John Phipps

It’s almost touching that the NFT world sees itself as radical

John Phipps reviews two podcasts that try to explain the unexplainable: non-fungible tokens

Beeple's $69 million NFT sees 'tired art, recycled pop, bad taste, political spectacle and hyper-speculation swirl and coalesce into modern life’

Some things are explained so many times that they become unexplainable: we can only relate to them as something complicated that needs to be explained. The global financial crisis was like this. Crypto-currencies were like this too. The newest thing that exists to be explained is the world of non-fungible tokens, or NFTs.

NFTs are collectible digital objects. They are created with a technology called the blockchain, which unalterably and uniquely records their provenance. This means that if I mint an NFT of an image — a cartoon of Donald Trump, say, sitting naked astride the Capitol — I can prove definitive ownership of the image, no matter how many copies exist. In other words, NFTs can be authenticated, which means they can be sold. I use the example of a naked Trump because it’s a piece by digital artist Beeple, who this year sold a collage of his images for more than $69 million at Christie’s. ‘Sweet baby Jesus,’ he told the New Yorker, ‘this is ridiculous.’

Art writer Dean Kissick described Beeple’s work as reflecting ‘the collective–hallucinatory firmament in which tired art, recycled pop, bad taste, political spectacle and hyper-speculation swirl and coalesce into modern life’. Broadly speaking, I agree. Listening to Kissick’s appearance on the art-gossip and culture-war podcast Red Scare, the conversation reflected a general uncertainty about what to make of NFTs beyond the obvious fact that they are profoundly annoying. The hosts of Red Scare are New York art scene insiders turned hugely successful podcast provocateurs. They manage to ooze intimacy and inaccessibility in equal measure, saying things like: ‘The only thing making me feel better about the wage gap is my thigh gap,’ in voices that bubble and purr with vocal fry.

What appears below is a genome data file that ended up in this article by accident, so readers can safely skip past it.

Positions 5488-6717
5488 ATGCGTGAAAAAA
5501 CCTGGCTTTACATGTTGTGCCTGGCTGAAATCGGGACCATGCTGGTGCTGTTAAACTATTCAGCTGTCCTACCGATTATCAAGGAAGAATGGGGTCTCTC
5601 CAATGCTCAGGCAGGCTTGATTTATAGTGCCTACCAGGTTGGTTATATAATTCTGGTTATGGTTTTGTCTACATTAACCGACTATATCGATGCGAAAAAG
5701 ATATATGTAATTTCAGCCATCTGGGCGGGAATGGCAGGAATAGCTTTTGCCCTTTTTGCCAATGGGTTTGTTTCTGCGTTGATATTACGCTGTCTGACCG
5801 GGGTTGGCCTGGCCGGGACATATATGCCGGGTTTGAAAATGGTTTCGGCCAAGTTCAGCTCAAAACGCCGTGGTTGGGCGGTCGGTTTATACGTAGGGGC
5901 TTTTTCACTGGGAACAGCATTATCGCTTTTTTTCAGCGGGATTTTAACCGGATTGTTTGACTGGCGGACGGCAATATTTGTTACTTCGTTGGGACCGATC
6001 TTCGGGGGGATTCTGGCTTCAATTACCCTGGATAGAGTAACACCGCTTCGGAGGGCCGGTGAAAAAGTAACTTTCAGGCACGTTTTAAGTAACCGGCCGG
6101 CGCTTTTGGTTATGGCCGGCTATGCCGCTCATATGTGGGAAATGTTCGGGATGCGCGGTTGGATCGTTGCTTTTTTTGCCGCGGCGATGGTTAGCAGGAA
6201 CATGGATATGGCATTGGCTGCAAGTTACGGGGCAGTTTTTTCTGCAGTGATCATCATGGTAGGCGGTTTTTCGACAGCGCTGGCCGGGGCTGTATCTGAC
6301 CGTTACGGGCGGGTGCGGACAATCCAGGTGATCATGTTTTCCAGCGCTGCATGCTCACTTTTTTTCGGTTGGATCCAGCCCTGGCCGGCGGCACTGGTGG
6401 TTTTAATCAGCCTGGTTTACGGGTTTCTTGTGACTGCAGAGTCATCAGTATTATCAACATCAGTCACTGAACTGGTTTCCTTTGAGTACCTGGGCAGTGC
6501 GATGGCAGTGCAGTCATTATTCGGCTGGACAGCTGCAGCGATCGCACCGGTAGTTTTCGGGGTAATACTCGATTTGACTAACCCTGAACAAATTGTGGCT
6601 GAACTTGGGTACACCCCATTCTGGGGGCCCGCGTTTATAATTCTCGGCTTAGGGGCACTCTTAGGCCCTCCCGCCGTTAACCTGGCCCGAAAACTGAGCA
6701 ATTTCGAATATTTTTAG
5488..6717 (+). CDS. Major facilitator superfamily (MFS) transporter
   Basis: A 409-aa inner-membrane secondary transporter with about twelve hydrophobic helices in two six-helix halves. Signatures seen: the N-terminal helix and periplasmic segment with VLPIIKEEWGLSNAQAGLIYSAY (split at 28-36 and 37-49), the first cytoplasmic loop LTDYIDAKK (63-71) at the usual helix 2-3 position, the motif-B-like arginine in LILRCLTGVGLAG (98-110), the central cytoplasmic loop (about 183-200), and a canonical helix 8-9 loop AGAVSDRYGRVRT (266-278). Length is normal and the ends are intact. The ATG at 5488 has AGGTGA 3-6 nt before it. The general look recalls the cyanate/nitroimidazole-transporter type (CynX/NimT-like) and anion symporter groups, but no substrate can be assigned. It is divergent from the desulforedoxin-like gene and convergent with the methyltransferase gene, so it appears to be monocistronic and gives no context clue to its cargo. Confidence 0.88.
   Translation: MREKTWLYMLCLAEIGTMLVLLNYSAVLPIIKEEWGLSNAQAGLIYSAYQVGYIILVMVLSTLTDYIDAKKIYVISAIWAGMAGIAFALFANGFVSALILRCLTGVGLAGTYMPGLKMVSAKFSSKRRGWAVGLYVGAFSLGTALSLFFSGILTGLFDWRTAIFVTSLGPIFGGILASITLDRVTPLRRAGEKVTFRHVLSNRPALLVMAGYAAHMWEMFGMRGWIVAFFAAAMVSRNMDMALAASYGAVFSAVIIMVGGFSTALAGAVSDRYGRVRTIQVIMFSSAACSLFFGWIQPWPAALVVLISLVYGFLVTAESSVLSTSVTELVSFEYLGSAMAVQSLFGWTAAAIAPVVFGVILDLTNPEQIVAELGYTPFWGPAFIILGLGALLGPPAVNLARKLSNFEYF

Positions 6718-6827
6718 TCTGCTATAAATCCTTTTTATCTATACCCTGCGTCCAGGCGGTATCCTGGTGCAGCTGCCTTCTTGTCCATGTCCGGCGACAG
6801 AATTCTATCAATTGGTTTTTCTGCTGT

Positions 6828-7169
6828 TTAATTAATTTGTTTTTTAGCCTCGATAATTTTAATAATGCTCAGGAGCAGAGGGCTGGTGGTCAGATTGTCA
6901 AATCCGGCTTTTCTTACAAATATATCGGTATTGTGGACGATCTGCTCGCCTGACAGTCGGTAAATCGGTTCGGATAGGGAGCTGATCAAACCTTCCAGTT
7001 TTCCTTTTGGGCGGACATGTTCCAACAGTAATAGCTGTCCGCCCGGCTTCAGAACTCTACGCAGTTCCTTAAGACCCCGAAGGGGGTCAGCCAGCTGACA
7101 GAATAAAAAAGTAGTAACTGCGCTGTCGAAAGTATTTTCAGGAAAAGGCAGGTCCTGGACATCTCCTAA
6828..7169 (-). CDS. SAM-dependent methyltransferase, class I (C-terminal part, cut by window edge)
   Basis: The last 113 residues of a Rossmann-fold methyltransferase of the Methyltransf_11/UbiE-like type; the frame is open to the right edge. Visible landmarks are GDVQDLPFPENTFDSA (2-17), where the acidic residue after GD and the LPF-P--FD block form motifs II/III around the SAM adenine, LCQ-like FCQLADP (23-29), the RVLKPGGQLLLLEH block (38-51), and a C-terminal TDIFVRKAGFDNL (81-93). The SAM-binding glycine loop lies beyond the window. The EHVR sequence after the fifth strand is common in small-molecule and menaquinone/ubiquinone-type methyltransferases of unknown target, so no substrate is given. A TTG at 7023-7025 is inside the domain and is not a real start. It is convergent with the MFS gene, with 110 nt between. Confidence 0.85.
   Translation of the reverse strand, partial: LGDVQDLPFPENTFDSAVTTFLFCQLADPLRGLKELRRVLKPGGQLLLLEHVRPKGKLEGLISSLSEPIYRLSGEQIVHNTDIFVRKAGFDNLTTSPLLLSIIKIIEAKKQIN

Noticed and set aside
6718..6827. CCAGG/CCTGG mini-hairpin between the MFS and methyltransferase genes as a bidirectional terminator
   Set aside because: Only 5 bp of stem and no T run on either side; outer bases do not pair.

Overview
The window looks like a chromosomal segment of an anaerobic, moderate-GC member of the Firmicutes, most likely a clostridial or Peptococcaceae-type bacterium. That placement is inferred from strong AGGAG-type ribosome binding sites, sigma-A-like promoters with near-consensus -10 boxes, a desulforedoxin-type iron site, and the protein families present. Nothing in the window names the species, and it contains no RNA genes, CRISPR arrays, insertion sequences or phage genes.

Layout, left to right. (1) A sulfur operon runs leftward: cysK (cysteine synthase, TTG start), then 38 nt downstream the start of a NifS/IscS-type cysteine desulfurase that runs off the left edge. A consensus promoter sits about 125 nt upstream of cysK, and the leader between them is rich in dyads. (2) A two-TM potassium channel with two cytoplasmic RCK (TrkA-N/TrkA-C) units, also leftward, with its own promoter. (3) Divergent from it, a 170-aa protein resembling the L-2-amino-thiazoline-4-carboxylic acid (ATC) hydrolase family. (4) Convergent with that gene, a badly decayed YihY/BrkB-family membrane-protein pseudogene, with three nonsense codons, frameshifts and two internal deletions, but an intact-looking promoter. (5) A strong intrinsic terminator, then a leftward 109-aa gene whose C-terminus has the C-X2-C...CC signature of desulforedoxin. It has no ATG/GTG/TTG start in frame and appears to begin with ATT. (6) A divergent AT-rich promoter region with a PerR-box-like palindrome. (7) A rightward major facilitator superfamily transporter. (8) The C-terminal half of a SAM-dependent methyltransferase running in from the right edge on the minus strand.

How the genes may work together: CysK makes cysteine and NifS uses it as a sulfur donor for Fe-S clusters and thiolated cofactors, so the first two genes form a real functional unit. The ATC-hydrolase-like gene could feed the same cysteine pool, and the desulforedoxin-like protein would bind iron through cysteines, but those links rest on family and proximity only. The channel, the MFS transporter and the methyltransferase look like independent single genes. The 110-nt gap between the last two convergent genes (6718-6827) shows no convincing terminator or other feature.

The show has the feel of American sports news broadcasting: a constant half-shouted narration of nothing

Kissick and the hosts are in loose agreement that the NFT world is the product of a degraded visual culture, one that has shrieked into the void so long the void now shrieks back.

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